let transfer (t: Transference) =
    t
    |> checkSourceAccount
    |> bind checkTargetAccount
    |> bind checkAmount
    |> bind doTransfer
    |> printfn "%A"

This code says:

  1. Take the t argument
  2. Apply the checkSourceAccount function to t
  3. Apply the checkTargetAccount function to the result of the previous step
  4. Apply the checkAmount function to the result of the previous step
  5. Apply the doTransfer function to the result of the previous step
  6. Finally, print the result of the last executed call

Why is bind there? What does it do? Something fundamental, it checks the result of the previous step: if it is Ok then it just goes on with the next call, but if it is Error then it bypasses the next call. Effectively, this function calls pipeline short-circuits as soon as an error is triggered, the early return on the first failure is achieved by bind. Do note that in the final step we say print the result of the last executed call. When the pipeline short-circuits, the last executed call may be the first, the second, or any other on the pipeline, not necessarily the last one.

How do the validation functions notify whether their check passed or failed? Let's see the code for the first one:

let checkSourceAccount (t: Transference) =
    if String.IsNullOrWhiteSpace t.SourceAccount then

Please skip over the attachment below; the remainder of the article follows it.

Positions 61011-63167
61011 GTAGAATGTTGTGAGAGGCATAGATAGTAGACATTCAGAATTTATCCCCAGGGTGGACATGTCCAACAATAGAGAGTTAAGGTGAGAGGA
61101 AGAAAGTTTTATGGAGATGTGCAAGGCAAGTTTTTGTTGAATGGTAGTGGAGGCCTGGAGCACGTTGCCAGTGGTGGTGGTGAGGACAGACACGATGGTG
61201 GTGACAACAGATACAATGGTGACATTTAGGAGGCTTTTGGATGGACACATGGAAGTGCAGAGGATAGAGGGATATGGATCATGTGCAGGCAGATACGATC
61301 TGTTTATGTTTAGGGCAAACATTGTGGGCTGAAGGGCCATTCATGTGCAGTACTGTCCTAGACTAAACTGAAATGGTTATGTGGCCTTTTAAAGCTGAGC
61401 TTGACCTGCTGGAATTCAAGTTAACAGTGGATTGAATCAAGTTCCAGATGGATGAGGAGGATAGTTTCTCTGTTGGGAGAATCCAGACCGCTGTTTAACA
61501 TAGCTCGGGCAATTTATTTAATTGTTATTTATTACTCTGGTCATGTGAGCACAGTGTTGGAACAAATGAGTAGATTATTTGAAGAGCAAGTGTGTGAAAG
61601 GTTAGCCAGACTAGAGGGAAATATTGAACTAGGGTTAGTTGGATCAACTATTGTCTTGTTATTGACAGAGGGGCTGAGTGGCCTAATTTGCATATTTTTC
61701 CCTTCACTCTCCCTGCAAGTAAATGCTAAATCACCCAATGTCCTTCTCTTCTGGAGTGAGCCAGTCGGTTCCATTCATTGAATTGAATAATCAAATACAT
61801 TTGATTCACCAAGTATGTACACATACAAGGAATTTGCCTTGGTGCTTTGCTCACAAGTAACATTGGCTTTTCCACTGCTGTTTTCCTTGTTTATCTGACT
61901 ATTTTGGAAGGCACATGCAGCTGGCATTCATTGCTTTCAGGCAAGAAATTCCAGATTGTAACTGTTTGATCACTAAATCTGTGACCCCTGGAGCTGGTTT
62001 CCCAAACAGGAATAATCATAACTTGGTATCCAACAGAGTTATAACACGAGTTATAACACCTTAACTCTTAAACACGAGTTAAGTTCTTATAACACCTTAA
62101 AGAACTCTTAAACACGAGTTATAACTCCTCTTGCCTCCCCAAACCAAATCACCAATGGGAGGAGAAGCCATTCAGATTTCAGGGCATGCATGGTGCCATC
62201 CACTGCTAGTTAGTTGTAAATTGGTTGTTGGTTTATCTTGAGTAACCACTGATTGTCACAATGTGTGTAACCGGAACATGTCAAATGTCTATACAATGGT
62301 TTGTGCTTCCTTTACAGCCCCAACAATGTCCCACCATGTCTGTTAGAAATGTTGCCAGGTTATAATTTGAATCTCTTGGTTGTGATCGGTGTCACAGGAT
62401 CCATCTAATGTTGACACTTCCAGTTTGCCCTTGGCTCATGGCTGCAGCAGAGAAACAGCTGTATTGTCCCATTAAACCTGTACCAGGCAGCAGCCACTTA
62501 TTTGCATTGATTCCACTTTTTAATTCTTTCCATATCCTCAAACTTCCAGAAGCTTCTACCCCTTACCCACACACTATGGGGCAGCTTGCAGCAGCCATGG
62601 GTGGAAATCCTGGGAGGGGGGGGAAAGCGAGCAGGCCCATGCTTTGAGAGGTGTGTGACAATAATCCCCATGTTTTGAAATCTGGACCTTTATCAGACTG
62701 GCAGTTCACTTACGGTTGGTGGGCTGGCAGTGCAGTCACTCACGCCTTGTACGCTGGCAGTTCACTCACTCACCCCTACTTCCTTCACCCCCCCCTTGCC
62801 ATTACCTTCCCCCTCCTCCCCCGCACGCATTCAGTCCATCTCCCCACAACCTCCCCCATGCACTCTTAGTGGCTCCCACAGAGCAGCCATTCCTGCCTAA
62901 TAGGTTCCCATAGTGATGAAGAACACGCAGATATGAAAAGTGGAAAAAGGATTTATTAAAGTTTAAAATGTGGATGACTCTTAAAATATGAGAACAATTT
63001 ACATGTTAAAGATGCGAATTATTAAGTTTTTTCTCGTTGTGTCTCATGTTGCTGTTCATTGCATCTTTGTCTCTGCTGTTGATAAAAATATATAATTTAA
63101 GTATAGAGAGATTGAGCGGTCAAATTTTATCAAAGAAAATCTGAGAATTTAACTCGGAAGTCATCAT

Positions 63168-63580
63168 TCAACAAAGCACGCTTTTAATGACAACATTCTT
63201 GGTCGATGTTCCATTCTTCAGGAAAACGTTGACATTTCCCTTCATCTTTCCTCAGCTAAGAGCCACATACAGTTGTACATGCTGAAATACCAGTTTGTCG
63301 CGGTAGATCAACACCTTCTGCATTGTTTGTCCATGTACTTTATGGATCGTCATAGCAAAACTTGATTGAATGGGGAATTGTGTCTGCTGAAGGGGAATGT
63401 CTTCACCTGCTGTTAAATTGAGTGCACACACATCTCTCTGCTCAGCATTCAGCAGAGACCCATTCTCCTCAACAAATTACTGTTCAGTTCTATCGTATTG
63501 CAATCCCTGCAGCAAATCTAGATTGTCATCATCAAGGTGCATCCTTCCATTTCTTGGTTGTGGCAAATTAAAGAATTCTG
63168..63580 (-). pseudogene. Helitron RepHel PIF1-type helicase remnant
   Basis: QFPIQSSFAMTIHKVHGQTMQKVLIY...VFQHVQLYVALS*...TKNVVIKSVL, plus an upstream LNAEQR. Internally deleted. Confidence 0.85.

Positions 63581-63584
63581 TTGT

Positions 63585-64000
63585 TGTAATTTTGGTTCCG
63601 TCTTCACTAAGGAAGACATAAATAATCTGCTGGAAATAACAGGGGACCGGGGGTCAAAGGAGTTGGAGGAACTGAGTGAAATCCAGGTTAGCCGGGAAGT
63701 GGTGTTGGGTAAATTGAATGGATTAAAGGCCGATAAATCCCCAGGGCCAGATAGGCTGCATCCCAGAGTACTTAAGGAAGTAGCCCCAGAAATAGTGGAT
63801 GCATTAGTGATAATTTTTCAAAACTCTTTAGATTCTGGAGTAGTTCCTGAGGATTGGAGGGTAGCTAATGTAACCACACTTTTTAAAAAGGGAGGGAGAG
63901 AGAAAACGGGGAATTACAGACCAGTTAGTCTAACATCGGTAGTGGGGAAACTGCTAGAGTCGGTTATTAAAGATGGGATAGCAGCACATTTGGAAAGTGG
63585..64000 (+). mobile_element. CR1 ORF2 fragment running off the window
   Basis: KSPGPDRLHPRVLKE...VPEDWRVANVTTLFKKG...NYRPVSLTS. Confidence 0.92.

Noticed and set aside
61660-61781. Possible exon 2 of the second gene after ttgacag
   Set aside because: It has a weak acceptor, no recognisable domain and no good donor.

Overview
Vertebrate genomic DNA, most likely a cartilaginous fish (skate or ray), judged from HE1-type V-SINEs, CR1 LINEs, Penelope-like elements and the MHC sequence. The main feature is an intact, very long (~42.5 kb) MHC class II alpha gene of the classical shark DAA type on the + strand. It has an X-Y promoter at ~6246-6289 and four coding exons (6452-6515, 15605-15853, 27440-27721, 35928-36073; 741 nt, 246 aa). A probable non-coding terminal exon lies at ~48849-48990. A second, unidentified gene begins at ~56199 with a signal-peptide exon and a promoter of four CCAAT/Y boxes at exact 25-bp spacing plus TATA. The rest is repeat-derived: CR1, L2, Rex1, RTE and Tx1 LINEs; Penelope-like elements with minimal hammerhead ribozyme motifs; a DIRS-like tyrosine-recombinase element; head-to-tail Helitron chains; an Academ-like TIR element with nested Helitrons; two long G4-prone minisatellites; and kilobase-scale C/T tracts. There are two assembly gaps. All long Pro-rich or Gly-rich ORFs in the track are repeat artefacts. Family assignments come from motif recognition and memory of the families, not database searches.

Error "The source account cannot be null or empty"
    else
        Ok t

This function returns something of type Error, signaling a failed validation, or something of type Ok, signaling a passed validation. In the case of a failed validation, it also returns a string describing the problem; in the case of a passed validation it must return the original argument; this is important and mandatory because this argument will be passed further down the pipeline. Of course, the validation could be far more sophisticated, but the pattern is simple enough: Error "message" if something goes wrong, Ok originalArgument if everything is fine in this step. If any validation step becomes too complex, break it into two steps, er, functions, and extend the pipeline. Modular, simple to understand, efficient, what's not to like about it?

Just for completion, here is the code for the remaining functions of the pipeline: